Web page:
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Zuma’s Government Draws Fire For Alleged Cover Up


South Africa's new President Jacob Zuma is coming under criticism after his administration refused to release a dubious report that alleged military complicity in Zimbabwe's post-election violence last year.

The alleged involvement, which was supposedly instigated by former President Thabo Mbeki, was conducted by retired army generals as Zimbabwe's violence left scores dead.But President Zuma's office has rejected requests to release the document, saying it does not exist, as the generals who commissioned it never reported to him in writing.

But nongovernmental organizations (NGO'S) in South Africa and neighboring Zimbabwe dismissed the claim, calling it a coverup.

Political analyst Somadoda Fikeni told VOA that it is unlikely Pretoria would cave under pressure and release the alleged document.

"I do think that it had to be understood in the context of the current impasse within the government of national unity in Zimbabwe where the parties in coalition, ZANU-PF and the MDC (Movement for Democratic Change), are having challenges over appointment of the governor of the Reserve Bank," Fikeni said.

He said the nongovernmental organizations have been opposed to Zimbabwe's coalition government brokered by Mr. Mbeki.

"These NGO'S in the very first place were never very happy with the arrangement with the government of national unity," he said.

Fikeni said the NGO'S were of the view that Zimbabwe's long-time ruler President Mugabe should have been left out of the coalition government.

"They wanted to see Mugabe either tried at the International Court of justice or removed from power," Fikeni said.

He said there are indications that the demand for the release of the alleged report is a pretext to compel Pretoria to have a change in policy towards neighboring Zimbabwe.

"They are using the issue of this report as one way of pressurizing the South African government, which is part of a SADC (Southern African Development Community) arrangement to resolve the impasse," he said.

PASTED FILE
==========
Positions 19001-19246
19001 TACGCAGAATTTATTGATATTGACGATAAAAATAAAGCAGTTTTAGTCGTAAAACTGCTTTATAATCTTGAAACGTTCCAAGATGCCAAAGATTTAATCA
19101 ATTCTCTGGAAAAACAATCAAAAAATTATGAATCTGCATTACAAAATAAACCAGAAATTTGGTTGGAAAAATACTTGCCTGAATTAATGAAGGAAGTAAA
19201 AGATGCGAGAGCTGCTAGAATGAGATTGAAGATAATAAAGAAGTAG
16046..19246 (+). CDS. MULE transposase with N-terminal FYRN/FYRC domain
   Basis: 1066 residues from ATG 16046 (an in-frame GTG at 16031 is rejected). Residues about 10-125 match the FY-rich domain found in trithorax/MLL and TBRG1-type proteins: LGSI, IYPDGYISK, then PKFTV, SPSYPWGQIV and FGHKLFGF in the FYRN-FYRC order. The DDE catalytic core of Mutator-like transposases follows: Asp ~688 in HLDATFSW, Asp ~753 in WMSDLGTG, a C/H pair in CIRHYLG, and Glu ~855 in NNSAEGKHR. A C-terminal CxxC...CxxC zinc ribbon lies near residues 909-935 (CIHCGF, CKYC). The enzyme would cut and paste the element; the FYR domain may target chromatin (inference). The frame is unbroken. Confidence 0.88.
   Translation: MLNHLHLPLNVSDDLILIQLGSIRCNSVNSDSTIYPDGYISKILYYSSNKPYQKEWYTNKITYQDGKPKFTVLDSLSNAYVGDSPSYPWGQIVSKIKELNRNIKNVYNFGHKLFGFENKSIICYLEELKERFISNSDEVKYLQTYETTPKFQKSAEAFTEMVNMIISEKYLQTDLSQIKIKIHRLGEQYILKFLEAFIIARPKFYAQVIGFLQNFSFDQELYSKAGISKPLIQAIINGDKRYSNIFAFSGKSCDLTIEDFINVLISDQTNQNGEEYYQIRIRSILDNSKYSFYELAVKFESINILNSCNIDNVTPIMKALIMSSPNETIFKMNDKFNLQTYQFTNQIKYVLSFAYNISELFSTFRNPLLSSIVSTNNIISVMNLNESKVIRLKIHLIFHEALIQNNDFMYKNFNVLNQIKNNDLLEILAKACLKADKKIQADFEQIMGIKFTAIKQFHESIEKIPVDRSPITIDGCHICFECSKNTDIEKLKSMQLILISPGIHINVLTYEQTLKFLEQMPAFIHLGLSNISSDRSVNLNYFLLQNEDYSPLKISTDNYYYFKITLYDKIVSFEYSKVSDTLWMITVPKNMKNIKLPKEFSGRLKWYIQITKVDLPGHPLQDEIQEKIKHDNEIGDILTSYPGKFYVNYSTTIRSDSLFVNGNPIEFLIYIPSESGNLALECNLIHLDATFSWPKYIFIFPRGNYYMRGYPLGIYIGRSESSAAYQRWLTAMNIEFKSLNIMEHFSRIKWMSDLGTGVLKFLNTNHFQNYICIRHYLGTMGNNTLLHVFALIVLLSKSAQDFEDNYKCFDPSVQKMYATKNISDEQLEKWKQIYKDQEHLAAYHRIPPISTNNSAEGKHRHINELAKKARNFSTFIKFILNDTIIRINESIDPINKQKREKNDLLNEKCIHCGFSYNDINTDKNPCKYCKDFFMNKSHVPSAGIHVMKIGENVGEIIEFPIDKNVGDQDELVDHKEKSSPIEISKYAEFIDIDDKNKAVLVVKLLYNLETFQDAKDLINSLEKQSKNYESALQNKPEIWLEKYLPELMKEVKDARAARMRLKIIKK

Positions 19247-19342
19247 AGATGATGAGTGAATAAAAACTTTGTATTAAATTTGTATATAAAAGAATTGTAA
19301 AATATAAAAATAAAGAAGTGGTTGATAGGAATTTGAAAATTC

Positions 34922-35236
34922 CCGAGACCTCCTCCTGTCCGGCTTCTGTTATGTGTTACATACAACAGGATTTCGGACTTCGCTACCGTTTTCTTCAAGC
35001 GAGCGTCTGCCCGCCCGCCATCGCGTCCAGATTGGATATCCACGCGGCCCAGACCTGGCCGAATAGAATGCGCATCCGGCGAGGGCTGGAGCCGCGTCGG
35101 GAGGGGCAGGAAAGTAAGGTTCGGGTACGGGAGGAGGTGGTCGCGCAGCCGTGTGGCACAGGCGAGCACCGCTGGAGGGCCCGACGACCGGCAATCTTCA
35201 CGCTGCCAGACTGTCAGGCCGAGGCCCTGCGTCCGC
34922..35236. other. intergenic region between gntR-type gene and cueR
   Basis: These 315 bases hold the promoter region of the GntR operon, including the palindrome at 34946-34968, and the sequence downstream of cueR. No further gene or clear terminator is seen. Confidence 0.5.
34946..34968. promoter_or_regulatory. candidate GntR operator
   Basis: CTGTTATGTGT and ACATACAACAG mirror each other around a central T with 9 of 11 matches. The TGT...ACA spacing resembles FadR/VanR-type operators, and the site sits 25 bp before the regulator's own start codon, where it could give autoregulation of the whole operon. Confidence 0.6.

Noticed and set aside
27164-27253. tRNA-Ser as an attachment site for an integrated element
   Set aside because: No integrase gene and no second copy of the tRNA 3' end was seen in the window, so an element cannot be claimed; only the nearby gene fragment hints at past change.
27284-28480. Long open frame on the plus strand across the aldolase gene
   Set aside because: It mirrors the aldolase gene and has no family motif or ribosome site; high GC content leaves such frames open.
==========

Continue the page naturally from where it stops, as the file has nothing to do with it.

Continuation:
Fikeni said it is unlikely that President Zuma's administration would be forced to release the report.

"I doubt they would curb under pressure… suffice it to say that they will say that the previous government had sanctioned the investigation into what was happening in Zimbabwe," Fikeni said.

He said it is likely the NGO's will seek to use the country's freedom of information act to compel the new administration to release the report.

"The NGO's are aware that there is the access to information law in South Africa, which would try to put pressure on government, but I doubt that the government would release such a report in its entirety," he said.

Fikeni said the aim of the NGO'S to show Pretoria's bias to the world.

"They would try to demonstrate that the South African government under the leadership of the ANC (African National Congress) governing party has actually being favoring the ZANU-PF side and therefore supporting Mugabe," Fikeni said.

He reiterated that the NGO'S would want a policy change towards Zimbabwe.

"They would use that as a way pressurizing the South African government to take a different cause of action to put pressure on ZANU-PF in Zimbabwe, especially under the current impasse," he said.

Former President Mbeki, who was instrumental in the formation of the coalition government in Zimbabwe, allegedly instructed six retired generals to assess the extent of the army's involvement in the political crisis.

Human rights groups, however, maintain that after the investigations, which were carried out in May and June of last year, former President Mbeki and his immediate successor Kgalema Mothlanthe refused to release the report.

Groups backed by South Africa's main opposition party, the Democratic Alliance, have invoked the Promotion of Access to Information Act to force President Zuma to release the alleged document.

Some of the nongovernmental organizations say although violence and fear levels in Zimbabwe had sharply declined after formation of the ZANU-PF - MDC unity government, light should be shed on last year's reign of terror to prompt a transformation of the military and prevent future abuses.

Human rights groups have often accused President Mugabe of unleashing a systematic campaign of violence against opposition supporters after his ZANU-PF lost control of parliament to the MDC in March, 2008 elections.

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